it just as powerful, it's a full vote exerted for the favorite. But, 
in fact, we know that many voters will add additional ratings. Some 
won't, either because of ignorance of the candidates -- common and 
normal -- or because of LNH fears, for some, but that, to be strong, 
pretty much has to be associated with strong preference for the 
favorite over all others, in which case the bullet vote is really 
quite sincere.

>   As you suggested in
>your post, it MIGHT be possible to "educate" the electors to see the 
>value of giving effect to compromise and how insistence on LNH
>prevents that.  But my experience leads me to think they would still 
>make their "intuitive" response, based on their attitude to
>their first preference choice.

What you are missing, James, is that voters will do this regardless 
of actual LNH compliance by the system. I think there will be some 
additional vote suppression with Approval, though not much that 
actually affects the outcomes. There will be less with Bucklin, and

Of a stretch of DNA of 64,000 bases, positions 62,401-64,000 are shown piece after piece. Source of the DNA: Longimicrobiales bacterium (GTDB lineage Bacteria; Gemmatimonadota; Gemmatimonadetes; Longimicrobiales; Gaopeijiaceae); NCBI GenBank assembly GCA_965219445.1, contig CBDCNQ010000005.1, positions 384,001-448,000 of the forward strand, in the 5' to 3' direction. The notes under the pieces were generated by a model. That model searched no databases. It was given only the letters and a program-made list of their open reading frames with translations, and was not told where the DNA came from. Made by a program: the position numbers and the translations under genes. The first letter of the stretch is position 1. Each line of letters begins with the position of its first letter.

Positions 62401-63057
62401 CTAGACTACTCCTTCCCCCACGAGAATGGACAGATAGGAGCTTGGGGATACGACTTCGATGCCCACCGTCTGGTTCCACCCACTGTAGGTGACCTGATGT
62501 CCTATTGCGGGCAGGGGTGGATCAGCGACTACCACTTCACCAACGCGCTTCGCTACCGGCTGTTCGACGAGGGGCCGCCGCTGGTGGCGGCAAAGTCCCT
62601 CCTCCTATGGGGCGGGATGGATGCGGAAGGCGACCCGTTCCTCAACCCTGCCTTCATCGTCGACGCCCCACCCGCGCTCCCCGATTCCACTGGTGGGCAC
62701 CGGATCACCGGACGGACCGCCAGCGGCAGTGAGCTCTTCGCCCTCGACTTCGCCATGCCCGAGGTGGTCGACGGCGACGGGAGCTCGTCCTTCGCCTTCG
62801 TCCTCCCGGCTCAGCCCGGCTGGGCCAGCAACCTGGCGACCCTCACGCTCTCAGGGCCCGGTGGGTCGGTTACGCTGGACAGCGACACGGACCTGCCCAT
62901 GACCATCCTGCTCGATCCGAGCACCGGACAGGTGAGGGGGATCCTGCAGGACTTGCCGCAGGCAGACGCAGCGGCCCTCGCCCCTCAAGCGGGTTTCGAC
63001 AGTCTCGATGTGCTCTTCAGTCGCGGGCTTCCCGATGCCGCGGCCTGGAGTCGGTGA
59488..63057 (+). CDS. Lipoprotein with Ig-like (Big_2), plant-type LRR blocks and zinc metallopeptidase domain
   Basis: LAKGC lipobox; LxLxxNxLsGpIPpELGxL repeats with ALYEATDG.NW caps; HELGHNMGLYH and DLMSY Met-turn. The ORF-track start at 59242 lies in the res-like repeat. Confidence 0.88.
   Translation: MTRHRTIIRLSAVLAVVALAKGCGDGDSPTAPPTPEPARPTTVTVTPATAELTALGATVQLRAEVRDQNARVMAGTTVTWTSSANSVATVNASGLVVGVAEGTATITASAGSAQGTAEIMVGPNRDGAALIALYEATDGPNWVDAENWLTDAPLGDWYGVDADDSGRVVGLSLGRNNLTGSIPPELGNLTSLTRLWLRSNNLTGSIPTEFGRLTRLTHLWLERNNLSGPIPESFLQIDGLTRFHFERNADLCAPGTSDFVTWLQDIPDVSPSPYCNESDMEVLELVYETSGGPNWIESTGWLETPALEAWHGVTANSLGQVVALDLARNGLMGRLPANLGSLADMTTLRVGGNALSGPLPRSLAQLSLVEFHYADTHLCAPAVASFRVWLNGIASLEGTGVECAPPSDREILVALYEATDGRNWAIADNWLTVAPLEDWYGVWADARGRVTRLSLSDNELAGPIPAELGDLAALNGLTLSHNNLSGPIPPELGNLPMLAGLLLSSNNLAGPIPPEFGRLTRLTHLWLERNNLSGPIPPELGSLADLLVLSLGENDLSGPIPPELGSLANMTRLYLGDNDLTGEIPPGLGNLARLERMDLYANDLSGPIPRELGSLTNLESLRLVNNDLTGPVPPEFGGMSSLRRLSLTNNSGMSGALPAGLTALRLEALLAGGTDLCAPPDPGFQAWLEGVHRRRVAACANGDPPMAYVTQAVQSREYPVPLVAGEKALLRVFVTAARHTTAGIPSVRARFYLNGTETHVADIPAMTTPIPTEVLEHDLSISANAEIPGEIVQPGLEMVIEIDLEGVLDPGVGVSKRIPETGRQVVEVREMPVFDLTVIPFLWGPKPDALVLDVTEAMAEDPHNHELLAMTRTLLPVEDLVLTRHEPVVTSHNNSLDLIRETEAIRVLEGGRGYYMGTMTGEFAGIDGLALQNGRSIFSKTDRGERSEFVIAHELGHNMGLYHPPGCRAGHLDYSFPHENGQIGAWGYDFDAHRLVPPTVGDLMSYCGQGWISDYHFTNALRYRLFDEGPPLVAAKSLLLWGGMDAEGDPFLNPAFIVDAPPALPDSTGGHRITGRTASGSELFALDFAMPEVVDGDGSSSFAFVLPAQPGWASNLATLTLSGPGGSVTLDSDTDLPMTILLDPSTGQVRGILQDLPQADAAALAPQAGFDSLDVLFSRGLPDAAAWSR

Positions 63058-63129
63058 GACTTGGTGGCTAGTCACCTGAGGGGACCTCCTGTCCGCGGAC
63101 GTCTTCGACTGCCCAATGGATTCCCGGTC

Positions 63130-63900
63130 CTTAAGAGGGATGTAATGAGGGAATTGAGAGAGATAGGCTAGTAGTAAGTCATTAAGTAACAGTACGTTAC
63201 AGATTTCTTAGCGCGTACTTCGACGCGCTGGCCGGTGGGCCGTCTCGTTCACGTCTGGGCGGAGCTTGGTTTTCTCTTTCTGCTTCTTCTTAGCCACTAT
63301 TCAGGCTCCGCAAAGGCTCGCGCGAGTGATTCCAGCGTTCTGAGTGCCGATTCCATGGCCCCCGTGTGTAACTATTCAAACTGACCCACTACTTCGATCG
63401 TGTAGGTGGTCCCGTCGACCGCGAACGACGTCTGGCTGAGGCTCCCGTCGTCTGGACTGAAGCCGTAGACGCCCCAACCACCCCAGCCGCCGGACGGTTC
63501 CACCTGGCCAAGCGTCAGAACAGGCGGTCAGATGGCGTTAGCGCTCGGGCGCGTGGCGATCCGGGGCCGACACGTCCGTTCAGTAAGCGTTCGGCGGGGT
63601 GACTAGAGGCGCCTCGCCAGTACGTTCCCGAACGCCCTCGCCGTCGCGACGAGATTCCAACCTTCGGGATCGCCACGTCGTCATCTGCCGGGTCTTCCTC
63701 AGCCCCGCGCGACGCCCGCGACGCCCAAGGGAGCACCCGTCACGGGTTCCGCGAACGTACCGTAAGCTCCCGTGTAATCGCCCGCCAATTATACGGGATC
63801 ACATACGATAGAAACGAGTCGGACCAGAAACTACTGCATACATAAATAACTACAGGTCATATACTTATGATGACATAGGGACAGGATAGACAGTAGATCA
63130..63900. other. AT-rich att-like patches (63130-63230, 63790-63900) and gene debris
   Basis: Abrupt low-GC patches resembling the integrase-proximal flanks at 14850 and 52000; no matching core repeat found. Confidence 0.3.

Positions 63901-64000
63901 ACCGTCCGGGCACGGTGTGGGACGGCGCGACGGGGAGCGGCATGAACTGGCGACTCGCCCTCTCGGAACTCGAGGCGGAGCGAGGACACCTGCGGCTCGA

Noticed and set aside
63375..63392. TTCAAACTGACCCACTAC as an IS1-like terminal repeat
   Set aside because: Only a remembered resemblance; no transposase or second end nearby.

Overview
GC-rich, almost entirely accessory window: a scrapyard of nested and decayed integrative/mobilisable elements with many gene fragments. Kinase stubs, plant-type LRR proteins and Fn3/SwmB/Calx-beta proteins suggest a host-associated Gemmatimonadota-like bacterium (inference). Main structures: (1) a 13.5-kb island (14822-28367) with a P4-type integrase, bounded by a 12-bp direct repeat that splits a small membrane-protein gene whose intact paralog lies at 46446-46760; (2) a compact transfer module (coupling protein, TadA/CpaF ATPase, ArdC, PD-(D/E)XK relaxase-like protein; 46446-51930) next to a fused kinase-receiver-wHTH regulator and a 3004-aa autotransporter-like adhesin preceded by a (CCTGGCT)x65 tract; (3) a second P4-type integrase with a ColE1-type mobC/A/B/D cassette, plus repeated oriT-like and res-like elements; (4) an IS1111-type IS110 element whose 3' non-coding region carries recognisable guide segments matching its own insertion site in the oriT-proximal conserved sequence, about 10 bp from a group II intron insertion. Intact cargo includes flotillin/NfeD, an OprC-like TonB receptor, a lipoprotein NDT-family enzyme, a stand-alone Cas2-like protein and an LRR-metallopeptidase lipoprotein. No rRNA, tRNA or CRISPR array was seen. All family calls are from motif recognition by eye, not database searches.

it's entirely possible that Bucklin and Optional PV voting patterns 
will be nearly identical. I.e., lots of truncation, but also 
extensive use of additional preferences in a final election. Not 
necessarily in a party primary, which is more like an initial 
negotiating position. (Extensive? up to about 30%. Actual Bucklin 
experience. Is Optional PV any better than that? If so, how much 
better, and under what conditions?)

> > It is no wonder that a referee, reviewing Woodall's original paper
> > describing and naming Later No Harm, called it "disgusting." (This is
> > reported by Woodall in the paper.) So this is not just my view, James.
>The comment by the referee was a personal value judgement.  That 
>comment and that language should have had no place in a professional 
>review of an academic paper.  I am pleased that Woodall published it.

Published the criterion, or published the comment by the referee? 
Woodall was noting that the desirability of the criterion was 
controversial. It's one thing to note a criterion as a 
"characteristic" of a system. There is no value judgement in that. 
But when criteria are considered "desirable," that's a value